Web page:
While putting forth an interesting view of where technology can take us, the problem with this novel is that is was predictable. The story itself is simplistic and at times a little unbelievable. The next to last scene reminded me of the song by Roy Orbison, “Running Scared”. The main character, Mae, has to make a decision and the reader is not completely sure what she is going to do, “which one would it be?”. Is she going to turn around and do as she was asked or something else? But since I don’t want to spoil the end, I won’t answer that.
This is worth the time to read it, and for that I give it three stars.
Let’s call this what it is…… ***
First, this is not a novel, it is a novella. Actually an expanded short story. Okay, by word count maybe it is a novel, but for this reader it is an expanded short story. Too short to justify the price, even discounted.
Having said that, the story is face-paced and a good read. I wanted to read this before seeing the movie and although this may not be Lehane’s best work, I can see where it might make a good film. It does read more like a screenplay with very little description. The style of writing is simplistic yet it held my interest.
Lehane manages to surprise us in a couple of places and in the end, I did want to know more about what happens to Bob and Rocco. So for holding my interest, even if it was short, I give this one three stars. I will review the film after I see it.
When A Fiction Book Is Nonfiction **
This is an interesting approach to writing. The author has written what he is calling a fictional account of the second coming. What this really is is a dissertation listing all the sides of the debate over which is the truth of Christianity. Taking no side himself, Pinsker gives us all the arguments from those who feel Christ is the sole gateway into heaven versus those who take a more inclusive view.
Couched in a fictional narrative are all the elements man has debated for centuries regarding the meaning of life and whether or not there even is a god. The problem here is, had it been published as a nonfiction treatise, it might have some merit. As fiction it is neither a compelling read nor a page turner. One of the irritating parts to the story is that as the author tells us of the conflict between the two camps of belief, he has a narrative running in the background regarding the original fall of Satan. Bringing in a combination of biblically-based information and all the myths that have been added over the years, the author inserts this narrative in a way that most of the time is jarring to the reader most of the time..
By not drawing his own conclusion, Pinsker at least makes one think. If you have never thought about religion or the possibility of god or the meaning of life, then this might get you to dig a little deeper. It doesn’t resolve any of those issues but it does cover most of the points in a discussion. As for being a good work of fiction, the author leaves us disappointed.
Two stars for fiction, three for nonfiction.
Dr Jekyll and Mrs Hyde ***
Can a book be good and bad at the same time? Evidently! This novel reads as if written by two different people or if by one, a person with a split writing personality.
The story is written from two points of view. One, first person, the second third person. The parts in first person are gripping, dramatic, page turning, emotional, and paint a very good story. The second viewpoint is sluggish, boring, way too much telling, and difficult to slog through. The author seems to be trying to capture the mindset of the character in third person by writing as if that character were narrating. If that was the author’s intent, it didn’t work.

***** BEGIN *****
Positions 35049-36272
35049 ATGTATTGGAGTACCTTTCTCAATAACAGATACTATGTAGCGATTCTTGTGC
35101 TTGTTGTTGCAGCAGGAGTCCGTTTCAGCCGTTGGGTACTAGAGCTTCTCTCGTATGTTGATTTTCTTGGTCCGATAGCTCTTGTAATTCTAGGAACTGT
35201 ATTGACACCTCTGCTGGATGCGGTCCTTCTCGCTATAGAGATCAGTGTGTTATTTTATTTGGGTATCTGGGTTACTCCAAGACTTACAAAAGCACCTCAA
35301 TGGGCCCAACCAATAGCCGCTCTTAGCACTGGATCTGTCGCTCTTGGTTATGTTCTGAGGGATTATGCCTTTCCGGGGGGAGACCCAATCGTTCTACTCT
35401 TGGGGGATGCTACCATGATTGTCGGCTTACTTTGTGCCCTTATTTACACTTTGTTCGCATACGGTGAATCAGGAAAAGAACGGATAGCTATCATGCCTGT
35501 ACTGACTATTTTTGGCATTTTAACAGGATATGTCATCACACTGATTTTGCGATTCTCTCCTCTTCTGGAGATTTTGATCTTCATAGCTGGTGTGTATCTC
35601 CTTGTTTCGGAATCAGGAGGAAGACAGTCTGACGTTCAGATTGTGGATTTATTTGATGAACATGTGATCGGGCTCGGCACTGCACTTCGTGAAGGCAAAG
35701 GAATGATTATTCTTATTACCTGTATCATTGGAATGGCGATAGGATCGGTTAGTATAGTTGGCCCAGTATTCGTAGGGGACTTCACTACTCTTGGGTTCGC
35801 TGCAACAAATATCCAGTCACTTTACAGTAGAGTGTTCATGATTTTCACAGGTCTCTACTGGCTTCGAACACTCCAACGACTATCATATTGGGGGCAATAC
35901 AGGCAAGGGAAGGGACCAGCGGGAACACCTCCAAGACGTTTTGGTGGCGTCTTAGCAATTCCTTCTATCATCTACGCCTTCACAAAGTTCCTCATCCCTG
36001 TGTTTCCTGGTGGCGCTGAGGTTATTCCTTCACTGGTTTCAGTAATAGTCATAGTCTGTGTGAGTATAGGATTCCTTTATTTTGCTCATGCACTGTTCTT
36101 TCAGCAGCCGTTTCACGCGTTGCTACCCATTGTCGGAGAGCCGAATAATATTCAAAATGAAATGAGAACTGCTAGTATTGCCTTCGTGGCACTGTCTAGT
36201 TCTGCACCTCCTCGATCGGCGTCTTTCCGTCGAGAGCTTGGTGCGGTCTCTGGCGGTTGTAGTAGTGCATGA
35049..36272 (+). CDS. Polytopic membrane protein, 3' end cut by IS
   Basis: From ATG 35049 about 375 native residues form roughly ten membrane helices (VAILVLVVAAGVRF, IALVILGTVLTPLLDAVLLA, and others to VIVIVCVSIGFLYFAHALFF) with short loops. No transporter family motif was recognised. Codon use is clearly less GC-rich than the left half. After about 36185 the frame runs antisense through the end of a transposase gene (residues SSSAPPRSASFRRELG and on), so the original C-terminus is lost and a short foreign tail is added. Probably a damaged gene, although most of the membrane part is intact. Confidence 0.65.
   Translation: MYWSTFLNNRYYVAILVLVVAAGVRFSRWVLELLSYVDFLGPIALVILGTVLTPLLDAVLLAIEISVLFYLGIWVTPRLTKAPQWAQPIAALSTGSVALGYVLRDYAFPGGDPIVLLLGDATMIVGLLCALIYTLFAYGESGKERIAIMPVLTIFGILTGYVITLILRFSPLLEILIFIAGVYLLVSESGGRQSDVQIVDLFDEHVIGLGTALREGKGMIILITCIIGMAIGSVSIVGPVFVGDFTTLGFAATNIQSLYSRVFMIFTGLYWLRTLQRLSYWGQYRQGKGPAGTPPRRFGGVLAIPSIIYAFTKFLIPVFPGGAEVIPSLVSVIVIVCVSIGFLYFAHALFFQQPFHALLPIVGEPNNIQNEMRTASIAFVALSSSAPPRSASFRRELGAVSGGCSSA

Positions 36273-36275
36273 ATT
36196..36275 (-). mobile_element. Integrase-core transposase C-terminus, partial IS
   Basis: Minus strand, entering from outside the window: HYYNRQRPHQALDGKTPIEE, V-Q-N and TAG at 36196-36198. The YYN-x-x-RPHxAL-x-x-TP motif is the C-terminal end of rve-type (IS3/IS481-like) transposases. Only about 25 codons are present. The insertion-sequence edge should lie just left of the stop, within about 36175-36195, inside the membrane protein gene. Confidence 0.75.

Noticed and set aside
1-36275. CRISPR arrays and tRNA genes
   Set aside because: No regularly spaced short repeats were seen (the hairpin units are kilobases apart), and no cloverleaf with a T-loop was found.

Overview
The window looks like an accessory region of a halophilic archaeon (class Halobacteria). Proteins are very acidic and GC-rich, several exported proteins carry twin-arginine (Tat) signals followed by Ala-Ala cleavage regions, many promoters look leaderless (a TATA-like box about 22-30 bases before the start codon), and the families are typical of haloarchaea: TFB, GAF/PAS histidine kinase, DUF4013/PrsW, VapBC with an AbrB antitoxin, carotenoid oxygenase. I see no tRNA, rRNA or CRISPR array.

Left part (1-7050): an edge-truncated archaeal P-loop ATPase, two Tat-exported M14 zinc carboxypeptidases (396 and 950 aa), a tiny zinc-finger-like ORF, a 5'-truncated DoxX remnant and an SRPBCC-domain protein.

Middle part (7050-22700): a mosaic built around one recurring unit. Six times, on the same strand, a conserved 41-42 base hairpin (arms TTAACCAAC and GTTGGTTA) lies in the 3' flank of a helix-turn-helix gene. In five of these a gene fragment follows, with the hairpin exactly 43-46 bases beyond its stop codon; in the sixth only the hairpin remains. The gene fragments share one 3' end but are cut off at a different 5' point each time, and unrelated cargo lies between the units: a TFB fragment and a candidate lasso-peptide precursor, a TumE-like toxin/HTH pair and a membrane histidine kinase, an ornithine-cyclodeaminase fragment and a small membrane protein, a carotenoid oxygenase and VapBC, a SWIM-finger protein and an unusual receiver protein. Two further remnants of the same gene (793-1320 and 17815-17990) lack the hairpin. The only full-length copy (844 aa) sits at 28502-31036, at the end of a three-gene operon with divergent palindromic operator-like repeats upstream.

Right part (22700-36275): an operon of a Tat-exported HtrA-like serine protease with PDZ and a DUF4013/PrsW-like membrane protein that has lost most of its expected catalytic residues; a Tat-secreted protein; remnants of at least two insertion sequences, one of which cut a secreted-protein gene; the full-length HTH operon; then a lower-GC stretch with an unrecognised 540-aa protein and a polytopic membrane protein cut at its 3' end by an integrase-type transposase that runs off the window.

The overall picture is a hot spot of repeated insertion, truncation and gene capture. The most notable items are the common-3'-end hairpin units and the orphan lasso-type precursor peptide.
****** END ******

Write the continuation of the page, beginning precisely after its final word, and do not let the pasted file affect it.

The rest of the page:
My view here is that the author when writing first person is writing from the heart, from experience or at least a close knowledge of what this character feels. When in third person, the author seems to be reaching for words to tell us that character’s story. There in lies the issue, too much telling and not enough showing. I did not have a reason to like or dislike the character, she seemed flat.
Krista, who is the first person narrator, kept me reading until the end which was worth the wait. This should have been a four star book.
Madame Budska or Maud Strand……… ****
Wow. Sometimes one finds a diamond in the rough. Having been asked to review this book I bought it for my kindle as I was drawn to the description which said it “dabbles in provocative subjects such as psychic phenomena, economics, morality, masochism, color, jazz, history, and a bit of romance with an NYPD detective”. I was not disappointed.
First, let me talk about the negative aspect of the book. The author would have made this even better with just a bit more editing and maybe one more pass with a copy editor. Each scene change has a heading which in the beginning was distracting but I will say as the story developed this was not as bothersome.
The story itself is gripping and I found it hard to put down. The writer draws you in quickly and at times I forgot I was reading a work of fiction. If you have ever seen a film with a famous actor who makes you forget that you are watching them act, then you know what I mean. The transition from past to present was easy to follow and never “pulled” me out of the story.
The character, Maud Strand, is one I would like to read more about. She seemed to me, to be more interesting than Madame Budska. Based on the title the author seems to disagree, hopefully she will change her mind.
The ending was slightly rushed and left me wondering about what was going to happen to Maud. Maybe it all wrapped up too fast. But I will say I look forward to more books by Alana Cash. This gets a well earned four stars!
And Women Read This??? *
Everything that can be said about how bad this book was written, has been voiced by other reviewers.. What I cannot understand is a woman’s fascination with the story. The popularity of this book among women makes one wonder what they really want from a man.